For all I know, stillness may end up being the best gift He’s ever given me.

National Day of Prayer

When I think of the National Day of Prayer, I think of a large group of my fellow high school students gathering around the flag pole the protruded from the gravel in front of our school, hands held, heads bowed, voices off. It was always a brief moment, but a profound one. I knew I could go to it each year. I won’t say that I participated, but as a teenaged girl who grew up in a Christian household, I loved knowing that I could go there.

Granted, I didn’t find the Lord again until college. Not that I didn’t always believe, but my true spiritual journey moved beyond the adolescent “yes, I believe in Jesus because that’s how I was raised” towards “yes, I believe in Jesus, plain and simple” during my later years of college.

However, in a slightly ironic turn of events, since coming back to the church, I’ve actually paid less attention to National Day of Prayer.

Until this year.

It came onto my Twitter feed, actually, because of Chris Tomlin. And I decided to do some research. See, I guess I never really registered what this day was about. So I Googled it, as any curious millennial is prone to do, and came across the National Day of Prayer website, with an article about 4 prayer priorities for America this year.

The 4 priorities are simple, but I thought it might make more sense if I created my own original prayer for each priority as opposed to reciting what is written (I’ve never felt overly connected to that). This year’s National Day of Prayer might not be, for me, about meeting around a flagpole, but I can certainly get on board with joining our nation in a moment of humbleness and prayer, focusing on these 4 things:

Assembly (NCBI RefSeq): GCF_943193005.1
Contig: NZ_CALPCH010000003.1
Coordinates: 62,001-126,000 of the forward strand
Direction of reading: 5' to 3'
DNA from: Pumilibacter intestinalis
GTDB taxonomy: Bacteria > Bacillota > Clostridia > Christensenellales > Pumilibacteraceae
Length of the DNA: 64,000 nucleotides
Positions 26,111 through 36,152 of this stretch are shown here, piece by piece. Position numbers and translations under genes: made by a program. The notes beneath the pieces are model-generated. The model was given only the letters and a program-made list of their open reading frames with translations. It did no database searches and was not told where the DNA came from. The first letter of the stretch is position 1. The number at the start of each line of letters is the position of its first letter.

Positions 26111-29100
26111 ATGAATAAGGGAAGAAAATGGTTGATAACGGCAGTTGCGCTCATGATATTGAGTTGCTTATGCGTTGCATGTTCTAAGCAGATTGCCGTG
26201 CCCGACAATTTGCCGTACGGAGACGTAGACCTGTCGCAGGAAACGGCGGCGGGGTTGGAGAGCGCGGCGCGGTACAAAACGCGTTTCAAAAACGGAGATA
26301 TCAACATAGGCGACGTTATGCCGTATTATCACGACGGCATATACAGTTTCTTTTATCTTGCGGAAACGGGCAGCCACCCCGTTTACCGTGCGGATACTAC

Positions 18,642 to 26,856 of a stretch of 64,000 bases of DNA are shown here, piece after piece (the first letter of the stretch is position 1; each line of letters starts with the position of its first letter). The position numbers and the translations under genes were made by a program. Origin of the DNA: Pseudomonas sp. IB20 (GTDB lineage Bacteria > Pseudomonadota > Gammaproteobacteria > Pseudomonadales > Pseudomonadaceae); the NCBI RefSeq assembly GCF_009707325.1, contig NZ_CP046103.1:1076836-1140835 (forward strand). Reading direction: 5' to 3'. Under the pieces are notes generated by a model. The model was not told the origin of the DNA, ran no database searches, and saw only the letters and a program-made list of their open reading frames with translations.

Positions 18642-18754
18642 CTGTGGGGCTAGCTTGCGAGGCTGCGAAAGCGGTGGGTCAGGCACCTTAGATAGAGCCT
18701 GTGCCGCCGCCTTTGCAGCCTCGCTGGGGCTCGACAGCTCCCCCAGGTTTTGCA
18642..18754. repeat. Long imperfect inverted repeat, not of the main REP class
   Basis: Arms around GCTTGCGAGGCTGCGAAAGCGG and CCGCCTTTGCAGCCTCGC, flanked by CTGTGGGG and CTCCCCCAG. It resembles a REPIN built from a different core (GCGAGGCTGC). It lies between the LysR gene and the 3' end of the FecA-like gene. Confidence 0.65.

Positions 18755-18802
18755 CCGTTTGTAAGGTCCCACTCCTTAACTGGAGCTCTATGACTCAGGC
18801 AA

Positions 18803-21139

1. Ask God to bless the United States of America.
    Lord, I pray that You continue to press this country so abundantly. So fiercely. I pray that You continue to offer us a vast land with so many resources, and that You bless us with people who understand the best, most ethical, most sustainable way to use those resources so that we may continue to use and glorify Your creation for years to come. May we find a way to set aside differences, even momentarily, in order to seek a better future for us all.
  2. Pray for unity in America.
    Lord, this one is so close to my heart these days. I pray that Your constant presence helps lead us all, those who believe and those who are still seeking, towards unity, peace, and forward movement. May You give every single one of us an open heart and mind, and the desire to unite and move forward to better Your nation. May You continue to come to each of us as You intend to, as You know we will best receive Your love, grace, mercy, and wisdom.
  3. Pray for the centers of influence in America.
    Lord, may we know our idols, recognize them, and set them aside in pursuit of You and only You. May we have education that is centered around knowing You and Your world even better, and may You shine Your light on all of those educators, especially in such a trying time for them. May we all strive to be truth bearers, whether we are known or quiet, whether we have media influence or not. And as we look to ingest our own information, may we look for those sources who already do have influence who guide us closer and closer to You.
  4. Ask God for the National Day of Prayer to be a catalytic spiritual movement across America.
    Lord, I pray that You help us know You. I pray that You come through each and every one of us, in some way, in the way that You deem most worthy and relevant and power. Lord, I pray that You move us all in that moment, on that day, so every one of us – whether we already know You or are continuing to seek You – finds a calling toward You.

I pray for these things so deeply, every day, and especially tomorrow on the National Day of Prayer, May 3.

I’d love to pray for you, readers, as well… today, tomorrow, and every day. How can I pray for you?